Vermont’s first black female police chief says she has big plans for Brattleboro, including diversifying the department and recruiting more officers.
Norma Hardy, who was sworn in Wednesday, has 26 years of experience in law enforcement. She takes over a department that, according to a report by the Community Safety Review Committee, has exhibited racial bias and profiling.
Right now, Hardy is one of just two women on the force, and the only person of color. Hardy said she has faced obstacles because of her gender and race throughput her career.
“When I joined the port authority police there were not a lot of women,” Hardy said. “So making men, other officers feel confident in my abilities to be a police officer.”
Hardy said being a Black woman added to that pressure.
“Sometimes the male officers would make certain statements that I didn’t feel as if they were ferocious about it,” Hardy said. “I just felt that they didn’t have the knowledge that it might not be the right thing to say.”
Hardy said she loves knowing that young girls could look up to her in this role.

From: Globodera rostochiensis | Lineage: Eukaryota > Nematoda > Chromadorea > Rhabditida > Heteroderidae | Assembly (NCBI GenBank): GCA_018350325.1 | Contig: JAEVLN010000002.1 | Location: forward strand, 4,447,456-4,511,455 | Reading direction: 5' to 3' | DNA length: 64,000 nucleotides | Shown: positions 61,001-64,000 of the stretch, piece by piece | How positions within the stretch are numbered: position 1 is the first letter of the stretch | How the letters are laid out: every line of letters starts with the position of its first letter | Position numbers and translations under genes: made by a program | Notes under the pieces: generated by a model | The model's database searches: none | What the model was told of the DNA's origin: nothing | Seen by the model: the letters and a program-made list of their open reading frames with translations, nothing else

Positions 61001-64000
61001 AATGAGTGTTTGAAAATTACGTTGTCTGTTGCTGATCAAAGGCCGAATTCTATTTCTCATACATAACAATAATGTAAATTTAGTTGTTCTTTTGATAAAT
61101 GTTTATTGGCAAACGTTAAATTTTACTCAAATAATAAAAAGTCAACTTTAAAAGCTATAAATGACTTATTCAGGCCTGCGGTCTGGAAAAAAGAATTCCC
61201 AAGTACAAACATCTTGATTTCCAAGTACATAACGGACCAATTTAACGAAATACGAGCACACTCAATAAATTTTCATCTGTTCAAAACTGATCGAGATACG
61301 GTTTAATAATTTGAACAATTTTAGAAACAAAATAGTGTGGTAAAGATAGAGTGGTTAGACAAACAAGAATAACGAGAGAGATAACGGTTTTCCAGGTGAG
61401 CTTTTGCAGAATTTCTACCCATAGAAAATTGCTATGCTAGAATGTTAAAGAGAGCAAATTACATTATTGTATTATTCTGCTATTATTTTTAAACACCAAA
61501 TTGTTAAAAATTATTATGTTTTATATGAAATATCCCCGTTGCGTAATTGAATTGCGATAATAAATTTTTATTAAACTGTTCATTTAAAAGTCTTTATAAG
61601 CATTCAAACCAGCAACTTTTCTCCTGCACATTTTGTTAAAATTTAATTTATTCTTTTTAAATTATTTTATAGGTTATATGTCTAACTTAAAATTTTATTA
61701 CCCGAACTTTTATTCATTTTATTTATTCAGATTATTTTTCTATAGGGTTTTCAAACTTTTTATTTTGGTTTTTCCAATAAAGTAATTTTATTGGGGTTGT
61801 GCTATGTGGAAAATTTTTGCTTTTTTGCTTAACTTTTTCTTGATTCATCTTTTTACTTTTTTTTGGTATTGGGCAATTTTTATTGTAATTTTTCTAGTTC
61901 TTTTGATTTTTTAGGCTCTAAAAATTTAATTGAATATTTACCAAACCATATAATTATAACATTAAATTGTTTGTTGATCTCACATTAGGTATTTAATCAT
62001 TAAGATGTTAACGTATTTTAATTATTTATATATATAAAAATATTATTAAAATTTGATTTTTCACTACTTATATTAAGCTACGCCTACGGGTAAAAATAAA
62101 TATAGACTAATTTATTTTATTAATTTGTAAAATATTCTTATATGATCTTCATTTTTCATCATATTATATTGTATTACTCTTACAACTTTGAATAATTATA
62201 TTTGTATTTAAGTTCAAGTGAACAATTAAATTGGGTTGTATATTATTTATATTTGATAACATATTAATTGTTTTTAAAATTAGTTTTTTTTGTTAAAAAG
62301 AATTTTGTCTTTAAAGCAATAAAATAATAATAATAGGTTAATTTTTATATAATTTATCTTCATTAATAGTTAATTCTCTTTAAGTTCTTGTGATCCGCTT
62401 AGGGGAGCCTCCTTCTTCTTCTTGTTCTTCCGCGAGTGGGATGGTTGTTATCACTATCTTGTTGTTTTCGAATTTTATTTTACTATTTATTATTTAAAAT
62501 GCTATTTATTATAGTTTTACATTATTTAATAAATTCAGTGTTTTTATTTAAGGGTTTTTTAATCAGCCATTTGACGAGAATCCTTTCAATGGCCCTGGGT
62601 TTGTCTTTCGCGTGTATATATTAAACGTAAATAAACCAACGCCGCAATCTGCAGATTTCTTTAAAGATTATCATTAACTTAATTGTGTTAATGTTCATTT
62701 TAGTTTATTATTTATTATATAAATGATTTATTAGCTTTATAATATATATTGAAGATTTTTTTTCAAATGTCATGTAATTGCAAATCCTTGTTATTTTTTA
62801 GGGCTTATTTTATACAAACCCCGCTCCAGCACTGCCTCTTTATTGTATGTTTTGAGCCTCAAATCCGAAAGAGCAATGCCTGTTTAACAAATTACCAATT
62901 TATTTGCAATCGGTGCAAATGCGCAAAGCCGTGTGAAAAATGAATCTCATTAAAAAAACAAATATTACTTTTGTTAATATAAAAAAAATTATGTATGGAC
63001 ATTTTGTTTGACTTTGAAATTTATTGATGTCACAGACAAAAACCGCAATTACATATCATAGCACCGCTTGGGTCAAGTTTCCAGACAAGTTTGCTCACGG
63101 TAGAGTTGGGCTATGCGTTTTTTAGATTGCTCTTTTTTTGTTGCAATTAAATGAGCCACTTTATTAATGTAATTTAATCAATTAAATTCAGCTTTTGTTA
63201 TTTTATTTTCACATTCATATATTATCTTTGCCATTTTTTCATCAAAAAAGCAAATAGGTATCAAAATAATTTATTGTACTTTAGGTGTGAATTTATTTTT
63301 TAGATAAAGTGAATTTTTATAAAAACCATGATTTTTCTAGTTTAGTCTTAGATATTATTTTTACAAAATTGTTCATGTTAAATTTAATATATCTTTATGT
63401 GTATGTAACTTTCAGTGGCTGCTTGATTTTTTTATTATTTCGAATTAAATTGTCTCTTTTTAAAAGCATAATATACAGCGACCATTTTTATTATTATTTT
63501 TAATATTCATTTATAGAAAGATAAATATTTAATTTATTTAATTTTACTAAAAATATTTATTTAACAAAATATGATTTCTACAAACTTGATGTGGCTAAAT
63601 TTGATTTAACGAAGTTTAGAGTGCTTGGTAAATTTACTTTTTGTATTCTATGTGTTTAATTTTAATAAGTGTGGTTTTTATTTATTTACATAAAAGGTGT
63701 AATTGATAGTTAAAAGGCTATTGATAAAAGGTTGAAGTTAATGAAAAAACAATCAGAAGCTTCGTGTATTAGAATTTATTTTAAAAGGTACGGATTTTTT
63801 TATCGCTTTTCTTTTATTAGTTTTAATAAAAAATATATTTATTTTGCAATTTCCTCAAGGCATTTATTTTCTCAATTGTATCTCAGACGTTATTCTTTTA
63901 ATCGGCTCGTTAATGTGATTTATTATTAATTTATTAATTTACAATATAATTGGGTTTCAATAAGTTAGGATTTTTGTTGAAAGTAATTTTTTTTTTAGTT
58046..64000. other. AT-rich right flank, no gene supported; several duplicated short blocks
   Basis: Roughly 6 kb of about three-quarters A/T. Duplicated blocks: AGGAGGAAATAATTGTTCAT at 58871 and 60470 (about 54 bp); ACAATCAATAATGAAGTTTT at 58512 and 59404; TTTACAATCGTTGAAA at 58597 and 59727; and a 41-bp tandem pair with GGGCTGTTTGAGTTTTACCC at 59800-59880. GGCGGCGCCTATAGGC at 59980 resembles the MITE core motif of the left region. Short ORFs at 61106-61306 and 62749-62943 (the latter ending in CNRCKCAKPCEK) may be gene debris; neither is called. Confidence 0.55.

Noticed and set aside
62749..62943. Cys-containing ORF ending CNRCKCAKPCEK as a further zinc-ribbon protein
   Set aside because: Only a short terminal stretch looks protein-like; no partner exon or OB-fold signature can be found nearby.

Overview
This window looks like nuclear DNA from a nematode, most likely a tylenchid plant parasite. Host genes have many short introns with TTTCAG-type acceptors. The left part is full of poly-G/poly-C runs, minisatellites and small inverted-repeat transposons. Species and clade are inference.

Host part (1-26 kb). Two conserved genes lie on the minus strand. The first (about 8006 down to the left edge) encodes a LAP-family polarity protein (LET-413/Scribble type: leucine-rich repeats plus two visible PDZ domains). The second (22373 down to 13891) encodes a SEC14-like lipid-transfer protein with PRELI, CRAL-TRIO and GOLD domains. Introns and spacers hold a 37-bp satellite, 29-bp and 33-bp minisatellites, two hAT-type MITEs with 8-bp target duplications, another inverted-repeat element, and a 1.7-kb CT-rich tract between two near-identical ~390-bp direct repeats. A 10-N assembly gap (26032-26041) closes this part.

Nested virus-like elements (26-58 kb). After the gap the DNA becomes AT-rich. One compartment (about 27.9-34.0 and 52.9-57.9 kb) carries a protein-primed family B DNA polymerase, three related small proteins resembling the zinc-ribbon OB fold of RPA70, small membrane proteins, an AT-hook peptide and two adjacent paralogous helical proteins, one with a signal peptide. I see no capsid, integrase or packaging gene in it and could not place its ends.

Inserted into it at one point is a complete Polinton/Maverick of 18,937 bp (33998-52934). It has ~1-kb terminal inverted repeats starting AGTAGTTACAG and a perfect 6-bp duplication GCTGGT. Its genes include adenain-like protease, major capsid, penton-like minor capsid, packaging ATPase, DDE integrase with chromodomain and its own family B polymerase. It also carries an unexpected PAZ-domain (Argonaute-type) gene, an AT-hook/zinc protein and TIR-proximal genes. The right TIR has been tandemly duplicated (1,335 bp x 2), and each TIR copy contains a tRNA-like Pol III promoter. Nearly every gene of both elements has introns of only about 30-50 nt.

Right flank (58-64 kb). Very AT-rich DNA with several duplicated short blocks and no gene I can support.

“I hope that I can continue to be someone that they would look up to and aspire to reach heights even greater than the ones that I have reached,” Hardy said. “I always tell young people, partially young girls, you can go further than I have.”
Captain Mark Carignan said the department is committed to building a more diverse force for the city “to reflect the representation that they have by having officers that look like them.”
But the biggest challenge is hiring and recruiting.
“We are very short staffed right now,” Carignan said. “We have an authorized strength of 27 officers and we currently have 17. That includes the recent hire of Chief Hardy.”
One of Hardy’s hobbies is writing poetry, which she began when she was 8 years old.
“The one that most people talk to me about is the one I wrote after the terrorist attacks on 9/11,” Hardy said. “And it’s called The Men. That is the one that people speak about the most because it honors my colleagues that were lost during the attacks.”
Hardy said she wants Brattleboro residents to feel safe, with a police department they can be proud of.
“I hope to bring the Brattleboro Police Department to be known as an exceptional department, as a trusted and trustworthy department,” Hardy said.